Owned by Kathleen Amaya and Raffaele Centofanti, Rose to Gold is coming off a runner-up performance in the Martha Washington Stakes Feb. 9 in what was her first start of the year and her first race since winning the Delta Princess Stakes (G3) in December. Trainer Sal Santoro confirmed Wednesday morning Borel would pick up the mount, replacing three South Florida-based jockeys who had been aboard in her previous five starts.
“We wanted to get a jockey that was familiar with the local scene and with the national scene,” said Santoro. “Our goal is to keep going from the Honeybee to the Fantasy and hopefully that gets us to Churchill Downs. Borel is the jockey to have if your goal is to win big races in these places.”
Borel is best known for his three Kentucky Derby (G1) wins in four years from 2007-2010 and was the regular jockey on 2009 Horse of the Year Rachel Alexandra, riding her to wins in the Fantasy, Kentucky Oaks and the Preakness Stakes (G1) that spring. That year he became the most recent of seven jockeys to win the Oaks and the Derby in the same year, following Rachel Alexandra’s win the next day with a 50-1 upset on Mine That Bird.
Santoro said Rose to Gold, a daughter of Friends Lake, will likely use “two-minute licks” to stay on edge for the Honeybee, where she is expected to get a rematch with Martha Washington winner Sister Ginger.
“She doesn’t need to do much,” said Santoro. “She definitely wants to be out there on the track, but she got a lot out of her race and we need to keep our eye on the whole series. The distances get longer here too, and that’s part of our thinking in how we train her over the next few months.”
Borel broke his wrist two days before the Oaklawn meet opened last month. He returned to riding Saturday and has missed with his five mounts so far in his quest to become the 25th jockey to win 5,000 races. If and when the Louisiana native gets that win, commemorative trading cards will be given out to all fans in attendance. He has one mount scheduled for Thursday.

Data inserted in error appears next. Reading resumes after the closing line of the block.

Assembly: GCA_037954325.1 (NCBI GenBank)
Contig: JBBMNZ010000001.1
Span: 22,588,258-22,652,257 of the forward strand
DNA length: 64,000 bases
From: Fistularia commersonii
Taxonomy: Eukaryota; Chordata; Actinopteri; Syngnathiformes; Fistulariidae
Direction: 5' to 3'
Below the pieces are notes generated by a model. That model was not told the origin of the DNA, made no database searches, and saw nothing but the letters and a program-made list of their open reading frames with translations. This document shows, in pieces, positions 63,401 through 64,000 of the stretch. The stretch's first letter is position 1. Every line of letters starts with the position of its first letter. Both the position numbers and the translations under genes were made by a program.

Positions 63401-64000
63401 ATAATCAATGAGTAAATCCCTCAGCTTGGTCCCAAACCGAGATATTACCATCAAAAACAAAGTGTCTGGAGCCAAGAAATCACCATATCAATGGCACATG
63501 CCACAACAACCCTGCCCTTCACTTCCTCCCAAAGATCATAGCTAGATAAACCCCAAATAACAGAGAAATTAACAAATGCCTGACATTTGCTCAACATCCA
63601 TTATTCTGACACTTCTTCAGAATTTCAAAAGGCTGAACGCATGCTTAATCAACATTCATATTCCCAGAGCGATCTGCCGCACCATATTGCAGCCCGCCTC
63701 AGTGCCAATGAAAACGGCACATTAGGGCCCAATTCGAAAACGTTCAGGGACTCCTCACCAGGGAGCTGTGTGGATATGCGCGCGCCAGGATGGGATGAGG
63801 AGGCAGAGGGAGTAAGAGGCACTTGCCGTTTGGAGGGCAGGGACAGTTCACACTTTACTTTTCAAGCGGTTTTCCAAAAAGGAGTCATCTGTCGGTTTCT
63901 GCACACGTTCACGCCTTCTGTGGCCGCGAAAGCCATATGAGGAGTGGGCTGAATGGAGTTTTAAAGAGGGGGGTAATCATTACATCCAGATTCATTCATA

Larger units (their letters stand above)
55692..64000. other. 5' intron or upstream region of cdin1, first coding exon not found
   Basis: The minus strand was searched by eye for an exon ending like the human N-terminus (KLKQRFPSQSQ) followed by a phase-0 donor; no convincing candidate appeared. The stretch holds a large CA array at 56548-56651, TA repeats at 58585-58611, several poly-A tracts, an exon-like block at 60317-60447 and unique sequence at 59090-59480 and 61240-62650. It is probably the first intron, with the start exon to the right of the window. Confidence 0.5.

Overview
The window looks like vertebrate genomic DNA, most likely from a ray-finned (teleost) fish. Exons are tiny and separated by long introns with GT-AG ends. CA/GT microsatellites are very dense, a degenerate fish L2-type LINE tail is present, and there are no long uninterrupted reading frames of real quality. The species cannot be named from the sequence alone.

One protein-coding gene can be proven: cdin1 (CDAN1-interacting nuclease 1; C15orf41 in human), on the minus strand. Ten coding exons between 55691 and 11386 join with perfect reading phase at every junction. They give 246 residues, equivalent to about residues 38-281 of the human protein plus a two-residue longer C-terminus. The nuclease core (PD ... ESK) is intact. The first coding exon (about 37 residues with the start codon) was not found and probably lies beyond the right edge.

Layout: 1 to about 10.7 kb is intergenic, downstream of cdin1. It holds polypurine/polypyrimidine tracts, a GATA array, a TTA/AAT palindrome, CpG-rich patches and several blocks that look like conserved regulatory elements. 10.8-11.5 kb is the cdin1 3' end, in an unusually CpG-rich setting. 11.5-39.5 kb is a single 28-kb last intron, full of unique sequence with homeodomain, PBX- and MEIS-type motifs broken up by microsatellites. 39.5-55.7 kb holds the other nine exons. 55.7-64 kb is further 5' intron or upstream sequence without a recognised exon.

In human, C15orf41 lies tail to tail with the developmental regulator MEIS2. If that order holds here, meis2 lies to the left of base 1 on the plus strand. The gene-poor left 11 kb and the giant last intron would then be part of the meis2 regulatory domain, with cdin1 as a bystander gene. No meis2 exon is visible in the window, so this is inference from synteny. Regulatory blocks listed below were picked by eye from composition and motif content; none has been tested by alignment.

Gut Feeling Kept Cheery From Trying Spring Fever – Regroups for Carousel
American Beauty Stakes winner Cheery was a healthy scratch from Sunday’s Spring Fever Stakes at Oaklawn when trainer Al Stall Jr. didn’t want to start from the inside post in the 5 ½-furlong sprint contest.
“He told me his gut feeling was telling him not to do it,” said assistant trainer Glen Brookfield of the call from Stall Sunday morning. “It was one of those things where it just didn’t feel right with the big field and the shorter distance.”
Owned by Claiborne Farm and Adele Dilschneider Cheery was the 2-1 favorite on the strength of a comfortable 1 ½-length win going six furlongs in the American Beauty here last month. The Distorted Humor homebred has won four of her last five starts and finished first or second in her last seven races. While Sunday’s attempt was scuttled, Cheery’s goal remains the Humana Distaff (G1) at Churchill Downs on Kentucky Derby day and Oaklawn’s $100,000 Carousel Stakes April 11 will be the path to get there.
“That’s the goal – the Humana,” said Brookfield. “That race at the end of the meet suits her just as well.”
Brookfield added Apropros, another blue-blooded distaff sprinter for Claiborne and Dilschneider, is close to making her 2013 debut. An open-length winner of a maiden race at Keeneland in October, the 4-year-old is the full sister to Carve, who moved his record to 2-for-2 with a 3-year-old allowance win Saturday. Her equine uncle is Blame, the winner of the 2010 Breeders’ Cup Classic (G1) and the only horse to ever defeat the great Zenyatta.
“I’m sure you’ll be writing about her soon,” said Brookfield. Apropros breezed a half-mile Monday morning in 49 seconds. “She’s a stone, cold sprinter but she’s just about ready to go.”